In Shanghai, first deaths from Covid-19 since confinement

Shanghai announced on Monday that only three people have died from Covid-19 in the city since the start of the strict lockdown in late March, despite several hundred thousand positive cases in recent weeks.

China has only reported 4,641 deaths officially linked to the coronavirus since the start of the pandemic, an extremely low number considering the number of inhabitants of the most populous country in the world (1.4 billion inhabitants).

A health success attributed to its Covid zero strategy: confinements as soon as cases appear, isolation of people who test positive, visas issued in dribs and drabs, quarantine on arrival in the territory or even movement tracking.

The economic capital of the country, with a population of 25 million inhabitants, Shanghai has been affected for several weeks by an epidemic outbreak linked to the highly contagious Omicron variant. It led to partial containment in late March, then full containment from early April. Despite the hundreds of thousands of positive cases registered in recent weeks, no deaths have been reported so far, which raises some doubts in view of the low vaccination rate among older adults, a highly exposed population.

Shanghai City Hall on Monday reported the deaths of three people, ages 89 to 91, saying they had underlying illnesses. The two previous deaths announced in China had been announced in mid-March in the province of Jilin (northeast), which borders North Korea. They were the first in over a year.

low vaccination

Many Shanghai residents, confined, have had difficulties in recent weeks to stock up on fresh produce, in particular due to the lack of people to deliver the products. Unverified videos of dogs beaten to death suspected of transmitting the virus have also caused outrage on social media.

Many Shanghainese also fear being sent to quarantine centers, with messy hygiene, where people who test positive, even asymptomatic, are sent to be isolated. Due to lack of space, the authorities have in some cases requisitioned private houses to house these people, which caused clashes between police and neighbors last week.

However, Shanghai is not planning an easing of restrictions. The municipal health department reported 22,248 new cases on Monday, almost 90% asymptomatic. Low compared to the rest of the world, these figures are very high for China.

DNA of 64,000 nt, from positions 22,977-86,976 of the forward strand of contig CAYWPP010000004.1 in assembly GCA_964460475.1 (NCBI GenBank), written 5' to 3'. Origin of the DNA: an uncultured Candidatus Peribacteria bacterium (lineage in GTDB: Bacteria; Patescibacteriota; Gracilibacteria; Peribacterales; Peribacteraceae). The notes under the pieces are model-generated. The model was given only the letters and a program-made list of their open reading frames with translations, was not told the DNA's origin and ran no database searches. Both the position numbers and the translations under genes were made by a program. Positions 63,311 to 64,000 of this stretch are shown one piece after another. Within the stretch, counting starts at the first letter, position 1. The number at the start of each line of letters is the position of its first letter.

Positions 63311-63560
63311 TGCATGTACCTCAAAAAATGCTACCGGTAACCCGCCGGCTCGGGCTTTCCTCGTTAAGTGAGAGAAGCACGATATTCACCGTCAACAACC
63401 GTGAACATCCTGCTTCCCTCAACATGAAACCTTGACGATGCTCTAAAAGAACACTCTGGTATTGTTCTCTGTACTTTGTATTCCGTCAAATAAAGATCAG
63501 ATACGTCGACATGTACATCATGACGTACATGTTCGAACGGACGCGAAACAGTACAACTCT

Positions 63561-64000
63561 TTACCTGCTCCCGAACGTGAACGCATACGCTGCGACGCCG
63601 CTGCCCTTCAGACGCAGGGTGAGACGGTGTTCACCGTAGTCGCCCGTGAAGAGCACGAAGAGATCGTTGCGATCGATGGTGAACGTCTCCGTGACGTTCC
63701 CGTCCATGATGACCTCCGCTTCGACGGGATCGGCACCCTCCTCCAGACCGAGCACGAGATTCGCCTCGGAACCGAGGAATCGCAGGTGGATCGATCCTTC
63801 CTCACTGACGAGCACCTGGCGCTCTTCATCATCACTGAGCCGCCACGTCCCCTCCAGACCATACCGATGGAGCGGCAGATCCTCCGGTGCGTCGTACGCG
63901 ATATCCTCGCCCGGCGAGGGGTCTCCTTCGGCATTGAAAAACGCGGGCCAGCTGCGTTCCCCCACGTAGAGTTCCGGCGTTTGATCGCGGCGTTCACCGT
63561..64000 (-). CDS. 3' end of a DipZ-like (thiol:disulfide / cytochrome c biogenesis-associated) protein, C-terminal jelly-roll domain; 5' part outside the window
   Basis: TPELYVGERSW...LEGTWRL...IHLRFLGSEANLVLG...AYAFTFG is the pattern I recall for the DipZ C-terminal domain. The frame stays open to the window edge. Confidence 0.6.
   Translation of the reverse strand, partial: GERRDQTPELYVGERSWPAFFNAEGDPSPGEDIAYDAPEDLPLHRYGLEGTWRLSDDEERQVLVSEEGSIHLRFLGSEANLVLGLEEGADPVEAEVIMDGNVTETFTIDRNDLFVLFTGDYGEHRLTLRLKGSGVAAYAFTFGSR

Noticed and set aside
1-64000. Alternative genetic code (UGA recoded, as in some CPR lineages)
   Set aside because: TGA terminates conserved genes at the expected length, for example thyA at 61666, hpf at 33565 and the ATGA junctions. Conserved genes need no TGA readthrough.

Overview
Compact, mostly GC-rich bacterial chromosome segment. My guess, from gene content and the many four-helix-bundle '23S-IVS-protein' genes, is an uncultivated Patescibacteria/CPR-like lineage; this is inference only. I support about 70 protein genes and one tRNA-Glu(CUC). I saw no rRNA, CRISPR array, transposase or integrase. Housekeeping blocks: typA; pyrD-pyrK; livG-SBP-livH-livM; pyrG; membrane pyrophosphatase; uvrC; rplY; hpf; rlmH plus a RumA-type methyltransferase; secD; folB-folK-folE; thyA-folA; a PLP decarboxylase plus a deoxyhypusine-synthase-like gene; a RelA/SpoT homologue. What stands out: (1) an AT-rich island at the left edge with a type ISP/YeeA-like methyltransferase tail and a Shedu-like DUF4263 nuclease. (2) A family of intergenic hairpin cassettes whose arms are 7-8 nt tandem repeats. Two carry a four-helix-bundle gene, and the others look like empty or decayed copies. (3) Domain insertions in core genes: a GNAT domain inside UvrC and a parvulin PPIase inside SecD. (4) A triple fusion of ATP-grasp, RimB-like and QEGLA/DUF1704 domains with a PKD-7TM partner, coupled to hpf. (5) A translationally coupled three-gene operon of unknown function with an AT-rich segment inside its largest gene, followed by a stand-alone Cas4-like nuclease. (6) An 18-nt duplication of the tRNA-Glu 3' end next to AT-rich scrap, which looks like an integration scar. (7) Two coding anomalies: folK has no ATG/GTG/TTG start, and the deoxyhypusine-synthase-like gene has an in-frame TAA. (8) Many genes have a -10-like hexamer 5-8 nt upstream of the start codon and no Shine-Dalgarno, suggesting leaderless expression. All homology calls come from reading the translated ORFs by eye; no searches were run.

The Chinese Communist Party (CCP) is turning the low death toll into a political argument, showing that it puts people’s lives above economic considerations, unlike Western democracies where the coronavirus has claimed countless lives. For its part, the Ministry of Health stresses that making the restrictions too flexible could overwhelm the health system and cause millions of deaths. In particular, because the vaccination rate remains low among older people: only a little more than half of those over 80 years of age have received a booster dose.

“Sensitive Year”

But political considerations are also at play, according to many experts. The CCP, which derives its legitimacy in part from its management of the epidemic, will organize an important meeting at the end of 2022 during which Xi Jinping, the Chinese president, should obtain, barring cataclysm, a third five-year term at the helm. from the party.

“This is a sensitive and crucial year for the regime,” analyzes Lynette Ong, professor of political science at the University of Toronto (Canada). “China always puts a huge emphasis on social stability. And a health crisis would be potentially very damaging in that context.”

A political element necessarily taken into account by the Shanghai authorities. To guarantee the isolation of those who test positive, tens of thousands of beds have been installed in exhibition centers or prefabricated structures in recent weeks.

However, authorities have relaxed a controversial policy of separating coronavirus-positive children from parents who test negative. The confinement of Shanghai, through which much of China’s foreign trade passes, continues to weigh heavily on the economy, particularly in terms of production and transportation.

(with AFP)

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